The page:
Jargon, the Key to Communicating and Sounding Smart

Because you don’t want to sound like an idiot.

Jargon is a weird thing. It’s something we all take for granted, but rarely ever focus on consciously in our lives. It’s a journal that we all add entries to over time, no matter what we’re working on. It’s a word that carries as much negative connotation for needlessness as it is fun to say — like shenanigans and neanderthal. Anyway. Where am I going with all of this?

Well I was recently pondering about why certain individuals sound smart and why certain individuals didn’t. Even though they clearly are just as smart and knowledgeable. Sure, you can easily chalk it up to some people cultivating their communication skills through either writing, speaking, etc. as something they’ve focused on at an early age, but that isn’t the only aspect of how this happens because it’s something that anyone can do. Just talk to anysocially awkward programmers about what they’re working on and they clearly sound smart about it. So what gives? What makes this possible?

One word. Jargon.

Now the word itself carries a lot of negative connotation, especially when it’s abused in marketing with needless buzzwords or used as a legal wordplay to confuse the heck out of humans reading it. On the flip side, when jargon is used appropriately, this shorthand helps anyone communicate complex nuanced ideas and change how people perceive you. Here are some of the benefits in said perception:

  • using jargon signifies that you need shortcuts to concisely communicate an idea
  • using jargon signifies that you’ve deconstructed your subject to the point that you understand how something works
  • using jargon signifies that you have more than a passing interest in the topic

So when someone asks you about your opinion about a story — whether in movie, television, book, food, etc. form — ask yourself, do you have the vocabulary to to properly communicate it? Or when you’re convincing people in that interview to get hired, do you sound like you know what you’re talking about? If you don’t, you probably sound like you don’t know what you’re talking about.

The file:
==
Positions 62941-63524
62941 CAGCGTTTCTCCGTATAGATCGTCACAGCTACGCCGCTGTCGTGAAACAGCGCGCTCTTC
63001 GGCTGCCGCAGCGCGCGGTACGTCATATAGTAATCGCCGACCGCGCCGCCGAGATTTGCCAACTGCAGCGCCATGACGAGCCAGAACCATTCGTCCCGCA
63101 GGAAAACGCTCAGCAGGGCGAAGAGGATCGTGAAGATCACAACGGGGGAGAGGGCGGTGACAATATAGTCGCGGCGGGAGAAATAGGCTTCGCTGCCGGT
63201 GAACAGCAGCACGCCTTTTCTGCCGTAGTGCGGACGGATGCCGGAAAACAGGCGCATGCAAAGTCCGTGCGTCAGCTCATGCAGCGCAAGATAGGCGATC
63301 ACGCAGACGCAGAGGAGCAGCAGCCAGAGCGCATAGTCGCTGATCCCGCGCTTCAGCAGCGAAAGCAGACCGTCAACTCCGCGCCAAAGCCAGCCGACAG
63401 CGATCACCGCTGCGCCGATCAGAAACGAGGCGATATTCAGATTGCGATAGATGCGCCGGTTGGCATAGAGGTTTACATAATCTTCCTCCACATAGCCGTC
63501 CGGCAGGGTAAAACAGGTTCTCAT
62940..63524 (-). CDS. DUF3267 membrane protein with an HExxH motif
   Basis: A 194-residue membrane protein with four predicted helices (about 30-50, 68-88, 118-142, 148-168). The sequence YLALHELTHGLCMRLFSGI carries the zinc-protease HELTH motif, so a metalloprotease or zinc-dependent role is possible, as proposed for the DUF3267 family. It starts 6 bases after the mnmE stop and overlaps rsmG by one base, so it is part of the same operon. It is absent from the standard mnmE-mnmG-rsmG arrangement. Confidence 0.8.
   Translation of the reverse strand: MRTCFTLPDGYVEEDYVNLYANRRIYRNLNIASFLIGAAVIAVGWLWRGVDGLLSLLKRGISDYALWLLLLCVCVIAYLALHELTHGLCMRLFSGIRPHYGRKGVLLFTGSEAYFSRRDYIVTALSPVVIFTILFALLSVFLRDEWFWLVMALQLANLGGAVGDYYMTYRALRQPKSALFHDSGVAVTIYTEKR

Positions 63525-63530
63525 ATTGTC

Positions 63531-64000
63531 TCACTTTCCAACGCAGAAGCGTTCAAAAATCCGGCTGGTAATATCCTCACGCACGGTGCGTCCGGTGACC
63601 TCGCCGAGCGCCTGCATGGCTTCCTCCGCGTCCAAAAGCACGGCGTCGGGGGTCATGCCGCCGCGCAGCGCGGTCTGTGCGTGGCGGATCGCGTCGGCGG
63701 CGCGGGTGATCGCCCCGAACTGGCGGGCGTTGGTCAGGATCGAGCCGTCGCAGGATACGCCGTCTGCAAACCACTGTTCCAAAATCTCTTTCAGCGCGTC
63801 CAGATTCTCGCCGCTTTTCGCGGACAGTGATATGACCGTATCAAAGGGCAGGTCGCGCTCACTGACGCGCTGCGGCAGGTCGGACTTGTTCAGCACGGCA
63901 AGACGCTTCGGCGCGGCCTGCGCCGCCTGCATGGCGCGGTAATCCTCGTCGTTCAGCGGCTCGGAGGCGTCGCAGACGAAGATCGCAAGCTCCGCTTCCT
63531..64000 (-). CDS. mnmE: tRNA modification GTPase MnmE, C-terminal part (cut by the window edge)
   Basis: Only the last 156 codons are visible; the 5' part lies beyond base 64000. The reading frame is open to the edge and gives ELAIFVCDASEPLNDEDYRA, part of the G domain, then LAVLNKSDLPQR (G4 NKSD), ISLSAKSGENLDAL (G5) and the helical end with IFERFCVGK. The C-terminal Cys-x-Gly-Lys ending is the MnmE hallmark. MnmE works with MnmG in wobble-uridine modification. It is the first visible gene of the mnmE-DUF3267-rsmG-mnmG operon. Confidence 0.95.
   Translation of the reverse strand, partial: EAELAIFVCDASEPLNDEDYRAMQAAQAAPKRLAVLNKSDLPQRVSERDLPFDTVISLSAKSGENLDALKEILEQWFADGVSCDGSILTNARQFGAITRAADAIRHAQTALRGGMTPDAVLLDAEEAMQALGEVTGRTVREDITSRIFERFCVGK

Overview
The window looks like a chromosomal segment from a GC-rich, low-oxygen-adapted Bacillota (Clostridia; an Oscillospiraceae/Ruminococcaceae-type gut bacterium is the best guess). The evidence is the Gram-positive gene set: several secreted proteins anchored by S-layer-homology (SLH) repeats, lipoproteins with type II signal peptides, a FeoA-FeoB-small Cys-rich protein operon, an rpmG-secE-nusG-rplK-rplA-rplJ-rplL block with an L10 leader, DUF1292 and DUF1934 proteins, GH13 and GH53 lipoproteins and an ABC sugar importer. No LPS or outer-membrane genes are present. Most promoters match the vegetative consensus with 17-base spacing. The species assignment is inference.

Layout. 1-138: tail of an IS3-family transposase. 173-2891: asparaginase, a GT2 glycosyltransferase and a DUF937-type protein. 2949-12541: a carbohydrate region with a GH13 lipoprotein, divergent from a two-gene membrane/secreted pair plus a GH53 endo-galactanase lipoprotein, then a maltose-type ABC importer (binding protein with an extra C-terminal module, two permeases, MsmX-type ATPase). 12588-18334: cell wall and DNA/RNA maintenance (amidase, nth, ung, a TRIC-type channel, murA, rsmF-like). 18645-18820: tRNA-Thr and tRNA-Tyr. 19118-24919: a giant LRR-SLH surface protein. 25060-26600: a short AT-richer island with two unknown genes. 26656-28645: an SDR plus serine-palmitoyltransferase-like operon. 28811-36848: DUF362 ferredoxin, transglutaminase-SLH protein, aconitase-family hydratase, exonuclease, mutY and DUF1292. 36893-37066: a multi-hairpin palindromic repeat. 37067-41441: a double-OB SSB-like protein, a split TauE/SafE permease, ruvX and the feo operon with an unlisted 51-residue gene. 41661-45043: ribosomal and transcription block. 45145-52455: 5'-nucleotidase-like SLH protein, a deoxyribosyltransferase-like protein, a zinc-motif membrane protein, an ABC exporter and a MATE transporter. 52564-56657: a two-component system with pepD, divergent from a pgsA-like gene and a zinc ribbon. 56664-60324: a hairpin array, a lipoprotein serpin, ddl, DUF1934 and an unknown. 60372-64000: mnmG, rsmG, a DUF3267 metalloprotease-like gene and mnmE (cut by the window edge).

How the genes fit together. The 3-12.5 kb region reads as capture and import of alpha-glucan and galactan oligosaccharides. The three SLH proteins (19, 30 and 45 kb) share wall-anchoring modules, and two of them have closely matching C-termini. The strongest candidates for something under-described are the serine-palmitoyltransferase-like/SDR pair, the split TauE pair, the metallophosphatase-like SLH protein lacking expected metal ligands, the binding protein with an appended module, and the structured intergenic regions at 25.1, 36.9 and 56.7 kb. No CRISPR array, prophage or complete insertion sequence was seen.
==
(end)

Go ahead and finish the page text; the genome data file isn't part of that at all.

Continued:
At this point, you might tell me that you watch a ton of movies or that you work really hard at what you do. You’re definitely a movie-expert or an expert in your field. However, unless people can see the output of anything you create, they won’t know that you’re an expert from just talking to you. This makes people feel that you only have casual or passive interest of whatever you’re trying to describe. And that is perfectly okay. Being a couch potato is great and why the heck do you need to be a chef to appreciate food? But if you’re on the other side of the fence and you want to be that detail-orientated or technical about whatever you have interests in, you should really try communicating it properly. An easy way is to start reading or listening to experts and critics in your field of study, interest, or hobby. They are constantly deconstructing, teaching, and communicating what makes something the way it is.

Yeah, we’re dealing with this unfortunately.

So, if you want to be more successful at accomplishing:

  • convincing people you know what you’re talking about instead of people looking at you incredulously (key for job interviews for younger readers who see this post)
  • remembering more about the subjects you like or work a lot on
  • analyzing ideas under a useful microscope
  • logically walking someone else through your stance and perhaps persuading them
  • articulating why you even like something

Then consider learning the vocabulary of what you’re talking about — the jargon. Otherwise you’ll always be stuck with things, stuff, and whatever forever.

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